Preventative Medicine For Cats

By August 9, 2019 Uncategorized

Preventative Medicine For Cats | Bickford Park Animal Hospital | Toronto Veterinary Clinic & Pet Care

Despite their reputation for being less friendly than other furry companions, cats are incredible pets with a lot of love to give.

The average life span of cats is quite long, between 13 and 17 years, and there are steps you can take as a proactive pet owner to ensure your kitty lives a long and healthy life.

It’s important to look into veterinary wellness for cats if you’re a cat owner, or if you’re thinking about adding one to your family.

Let’s look at why preventative medicine is important and how it will enrich your cat’s life for years to come.

Why Is Preventative Medicine Important?

There’s nothing worse than discovering your beloved cat has an illness or issue that could have been prevented.

Preventative medicine is necessary because all every great pet owner wants is excellent quality of life for their pets.

Some health concerns are relatively common in cats but easily preventable, if you’re proactive and utilize the preventative medicine available to you from the moment you bring your kitty home.

1. A Healthy, Balanced Diet

The foundation of every healthy cat’s well being is a healthy and well-balanced diet, and it is your responsibility to make sure your kitten is eating what — and when — they should.

With the proper diet, your cat will be full of energy and better equipped to deal with any other health concerns that may arise.

Every cat needs a diet rich in protein and high-quality amino acids, which are typically found in most premium pet foods.

Cats require “life cycle feeding”, which means your cat’s age determines food quantity and ingredients.

Kittens require more calories and minerals because they’re always on the go and growing rapidly, while adult cats should be consuming a diet with a reasonable amount of calories to encourage a healthy body weight.

If you have any questions about choosing a proper diet for your cat, check in with your veterinarian — they’ll be able to work with you to ensure your kitty’s diet has enough nutrients and protein.

2. Spaying Or Neutering

One of the most important preventative care decisions you can make for your pet is whether or not to spay/neuter.

This surgery can prevent future problems that commonly affect cats, such as uterine infections, aggression/cat fights, spraying, roaming, and of course, overpopulation.

Spays and neuters are routine surgeries, so they are known to be safe. However, they are still major surgeries and require general anaesthesia.

Typically, cats are spayed or neutered at around 4-6 months old.

Your veterinarian is a great resource to help you learn more about the procedure and decide whether or not you want to spay/neuter your cat.

3. Vaccinations

Vaccinations are incredibly important for all household pets, and cats are no exception.

The purpose of vaccinations is not only to protect your pet, but to prevent the spreading of these dangerous illnesses.

Kittens need to receive vaccines as part of their preventative lifelong care, and booster shots should be administered when your kitten becomes an adult cat.

medicine for your cat to prevent illness | Bickford Park Animal Hospital | Toronto Veterinary Clinic & Pet Care

4. Parasite Control

Much like dogs, there are certain parasites and worms that try to find their way into your cat’s system and wreak havoc.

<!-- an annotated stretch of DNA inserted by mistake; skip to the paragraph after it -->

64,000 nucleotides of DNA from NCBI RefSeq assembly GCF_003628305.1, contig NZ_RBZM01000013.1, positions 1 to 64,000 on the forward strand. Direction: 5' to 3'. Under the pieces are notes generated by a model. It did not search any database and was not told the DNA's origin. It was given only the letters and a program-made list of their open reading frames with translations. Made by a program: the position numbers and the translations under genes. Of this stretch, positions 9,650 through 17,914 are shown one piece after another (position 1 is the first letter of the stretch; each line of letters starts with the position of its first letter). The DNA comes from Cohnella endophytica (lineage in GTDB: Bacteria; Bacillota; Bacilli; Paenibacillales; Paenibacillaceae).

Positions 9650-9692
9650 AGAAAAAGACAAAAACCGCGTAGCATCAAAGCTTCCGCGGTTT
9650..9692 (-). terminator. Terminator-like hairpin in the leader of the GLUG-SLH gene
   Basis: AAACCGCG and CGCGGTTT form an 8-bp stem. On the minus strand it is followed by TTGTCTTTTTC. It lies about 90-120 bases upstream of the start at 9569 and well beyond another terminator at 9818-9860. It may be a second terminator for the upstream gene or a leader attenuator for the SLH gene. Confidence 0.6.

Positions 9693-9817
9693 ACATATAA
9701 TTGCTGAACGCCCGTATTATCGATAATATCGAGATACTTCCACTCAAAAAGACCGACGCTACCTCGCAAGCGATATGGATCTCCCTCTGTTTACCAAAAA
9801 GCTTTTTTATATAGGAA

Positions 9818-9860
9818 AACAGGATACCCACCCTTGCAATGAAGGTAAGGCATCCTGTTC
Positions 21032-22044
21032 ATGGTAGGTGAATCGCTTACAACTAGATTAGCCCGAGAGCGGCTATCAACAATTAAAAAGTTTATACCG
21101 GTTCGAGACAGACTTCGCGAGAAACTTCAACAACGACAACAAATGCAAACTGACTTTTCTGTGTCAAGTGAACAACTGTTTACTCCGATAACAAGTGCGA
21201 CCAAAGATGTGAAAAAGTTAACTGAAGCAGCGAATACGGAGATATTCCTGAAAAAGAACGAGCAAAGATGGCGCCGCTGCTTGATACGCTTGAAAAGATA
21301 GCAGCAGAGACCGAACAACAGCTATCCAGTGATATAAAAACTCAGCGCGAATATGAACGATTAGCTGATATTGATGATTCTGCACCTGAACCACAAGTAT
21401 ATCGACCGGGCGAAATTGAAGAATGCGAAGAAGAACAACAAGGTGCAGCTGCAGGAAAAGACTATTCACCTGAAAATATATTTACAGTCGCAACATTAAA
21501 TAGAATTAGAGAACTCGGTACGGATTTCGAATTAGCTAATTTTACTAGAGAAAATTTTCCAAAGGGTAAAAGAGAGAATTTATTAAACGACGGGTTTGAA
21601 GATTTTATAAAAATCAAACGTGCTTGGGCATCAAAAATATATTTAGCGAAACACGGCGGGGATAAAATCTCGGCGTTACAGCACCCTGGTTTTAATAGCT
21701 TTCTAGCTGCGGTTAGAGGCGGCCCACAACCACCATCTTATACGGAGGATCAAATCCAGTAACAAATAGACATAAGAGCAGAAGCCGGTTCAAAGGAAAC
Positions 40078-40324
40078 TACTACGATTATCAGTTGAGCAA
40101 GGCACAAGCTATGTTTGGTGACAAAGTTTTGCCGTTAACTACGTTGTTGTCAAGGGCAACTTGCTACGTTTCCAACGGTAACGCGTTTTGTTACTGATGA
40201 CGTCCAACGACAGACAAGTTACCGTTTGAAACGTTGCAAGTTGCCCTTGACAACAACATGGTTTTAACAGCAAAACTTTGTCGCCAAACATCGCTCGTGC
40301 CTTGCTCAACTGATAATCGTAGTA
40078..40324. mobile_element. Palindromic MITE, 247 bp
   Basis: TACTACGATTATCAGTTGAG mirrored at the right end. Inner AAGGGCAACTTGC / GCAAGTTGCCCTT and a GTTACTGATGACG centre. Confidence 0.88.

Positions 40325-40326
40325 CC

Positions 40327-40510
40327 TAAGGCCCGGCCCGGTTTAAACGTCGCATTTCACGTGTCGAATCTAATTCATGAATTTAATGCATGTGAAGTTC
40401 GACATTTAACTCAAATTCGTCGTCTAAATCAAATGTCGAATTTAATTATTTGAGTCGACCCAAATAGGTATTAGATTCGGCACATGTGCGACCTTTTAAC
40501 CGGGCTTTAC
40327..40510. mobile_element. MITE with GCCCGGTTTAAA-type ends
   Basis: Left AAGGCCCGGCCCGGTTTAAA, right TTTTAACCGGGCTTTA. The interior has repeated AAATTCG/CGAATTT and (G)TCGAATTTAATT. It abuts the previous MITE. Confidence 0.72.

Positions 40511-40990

Thankfully there are ways for you to make sure your cat is parasite-free.

Many kittens are born with intestinal worms attached to the lining of their digestive system, which can cause painful symptoms and may even be life-threatening.

Intestinal worms affect the growth and overall energy of your cat by stealing their nutrients before they are properly digested.

Plus, these worms can be transmitted to humans — you don’t want to have a parasite outbreak happening in your home.

If you’re bringing a kitten into your family, make sure to visit your vet and have their stool checked for worm eggs.

Typically kittens are routinely dewormed, but it’s best to make absolutely sure your cat is 100% worm free.

Your vet may also recommend deworming medication, if and when necessary.

Fleas are another parasitical threat to you and your pets, and they are incredibly difficult to get rid of once you have an infestation.

Talk to your vet to keep your cat flea-free.

5. Routine Check-Ups

The best thing you can do for your cat is maintain regular communication with your veterinarian.

From parasite prevention to healthy diet tips to general health and well being, your vet can share all sorts of knowledge on pet care with you and your cat.

If you visit your doctor, dentist, and other various healthcare providers multiple times a year, why would you settle for less when it comes to your furriest family member?

Regular check-ups will keep you on top of your cat’s health and set you both up for a long and happy life together.

Contact Bickford Park Animal Hospital

Preventative care is absolutely crucial to give your cat the best chance at living a long, healthy life.

So many potential problems in your cat’s life can be avoided by being proactive and taking steps to ensure your cat’s health.

At Bickford Park Animal Hospital, we know pets are family members and they deserve the best care possible.

Our veterinary team would love to get to know you and your pet, and we can answer any questions you may have about preventative medicine.

For more information on veterinary care, contact Bickford Park Animal Hospital today.

In yours and your pet’s health,

Dr. Helen Foster, DVM
Bickford Park Animal Hospital
807 Bloor St W,
Toronto, ON M6G 1L8

Bickford Park Animal Hospital is a veterinary clinic in Toronto, located across from Christie Pits park, committed to the highest level of caring and treatment for cats and dogs.